On the airplane back to DC, I read and finished a really funny, viciously sweet, British novel by the London writer AA Gill, Starcrossed. It is explicitly a rewrite - a very, very explicit rewrite - of that sappy 90s Julia Roberts-Hugh Grant romantic comedy, Notting Hill, complete with the American superstar Lee Montana ("rear of the year in fourteen countries, darling") and a London bookshop clerk and aspiring poet, John Dart. It is sexually punchy - I'd love to give it to my fourteen year old to show her that I can like chick-lit if done properly (well, in some alternate universe, maybe), but the sex is too lurid and nasty for her, or at least for Daddy to give to her, although not as much so as in AA Gill's also wonderful earlier London comedy of manners, Sap Rising. It's vicious and tellingly bitchy in many of its asides and social observations; Gill is an expert, so far as I can tell as a non-English outsider, at English comedy of manners. Yet in the end, though, despite all Gill's efforts, and the efforts of the reviewers, to show that he is a nasty prick and misanthropic, even misogynist novelist (this novel did win the bad sex award, and with good reason), he is a romantic, indeed a sentimentalist, who can't resist a sweet and happy ending - think The Red and the Black as farce with a happy, Hollywood ending to the battles between Julian and Mathilde. I thought it was both hysterically funny as well as rather wise on the question of romance and celebrity. I was actually moved, to my own surprise, by the way in which Gill wrapped the last third of the novel into a sort of take on Antigone, and ended the book with a speech by the Chorus - maybe it was just too long a plane ride, but I found myself thinking back to that fabulous production of Oedipus Rex at the ART at Harvard a couple of years ago that I saw by accident on a free evening passing through Cambridge MA in 2004. (Ms. Montana is in London because she has rather unwisely decided to show the world that she can do serious, RSC theatre, even cast as Antigone, with interesting results.) I was also taken with the fact that, against considerable odds, Gill himself is still quite in love with the idea of poetry, even contemporary poetry, and literature as actually revelatory of something in the human condition. Anyway, I liked it (interesting - I find myself saying that rather defensively), whereas Notting Hill made me cringe with embarrassment, it was so sappy.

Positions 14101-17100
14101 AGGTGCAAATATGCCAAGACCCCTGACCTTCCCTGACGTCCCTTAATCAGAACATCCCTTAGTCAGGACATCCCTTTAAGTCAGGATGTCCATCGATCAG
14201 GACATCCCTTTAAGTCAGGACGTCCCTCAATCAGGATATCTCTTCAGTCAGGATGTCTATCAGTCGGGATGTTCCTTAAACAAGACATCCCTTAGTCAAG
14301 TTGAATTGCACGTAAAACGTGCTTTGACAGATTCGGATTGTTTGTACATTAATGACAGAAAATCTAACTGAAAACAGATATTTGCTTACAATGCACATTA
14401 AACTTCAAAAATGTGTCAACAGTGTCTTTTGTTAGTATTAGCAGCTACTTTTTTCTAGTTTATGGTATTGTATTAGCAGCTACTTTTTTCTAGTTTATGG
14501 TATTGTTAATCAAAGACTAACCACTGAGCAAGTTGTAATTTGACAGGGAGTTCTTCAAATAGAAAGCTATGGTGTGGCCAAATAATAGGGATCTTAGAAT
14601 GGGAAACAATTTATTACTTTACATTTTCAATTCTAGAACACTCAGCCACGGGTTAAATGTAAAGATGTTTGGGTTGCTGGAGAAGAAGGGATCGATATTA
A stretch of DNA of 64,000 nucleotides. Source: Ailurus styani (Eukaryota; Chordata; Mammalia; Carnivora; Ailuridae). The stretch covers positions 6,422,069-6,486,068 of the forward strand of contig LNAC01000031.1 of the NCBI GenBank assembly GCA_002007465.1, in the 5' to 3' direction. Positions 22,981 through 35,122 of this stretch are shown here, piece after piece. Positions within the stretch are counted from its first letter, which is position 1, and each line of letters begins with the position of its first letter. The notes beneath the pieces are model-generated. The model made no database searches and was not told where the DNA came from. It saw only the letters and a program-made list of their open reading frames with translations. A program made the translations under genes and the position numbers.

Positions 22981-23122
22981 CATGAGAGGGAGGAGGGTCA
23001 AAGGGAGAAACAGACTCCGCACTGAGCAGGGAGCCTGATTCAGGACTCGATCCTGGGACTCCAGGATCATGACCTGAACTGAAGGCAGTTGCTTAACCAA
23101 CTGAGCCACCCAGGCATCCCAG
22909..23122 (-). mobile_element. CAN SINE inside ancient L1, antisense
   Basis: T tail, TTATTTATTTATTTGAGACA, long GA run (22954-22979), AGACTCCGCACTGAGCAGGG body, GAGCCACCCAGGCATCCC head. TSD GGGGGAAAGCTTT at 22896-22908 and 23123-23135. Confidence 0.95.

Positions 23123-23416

(The earlier book, Sap Rising, elicited squeals of delight in some quarters and howls of protest in others, which made for a remarkable set of jacket reviewer quotes. The Guardian: "Do not buy this book." Evening Standard: "He writes so brilliantly." AN Wilson: "Extremely badly written, hideously and unamusingly obscene." Marie Claire: "A clever, sexy story." New Statesman: "Frightful pile of garbage." ... Well, perhaps the TLS got it exactly right: "This is a dirty book.")

Okay. Off to my meeting and then back to Paris.

(Ps so here's more about Gill, from a Guardian interview, here.)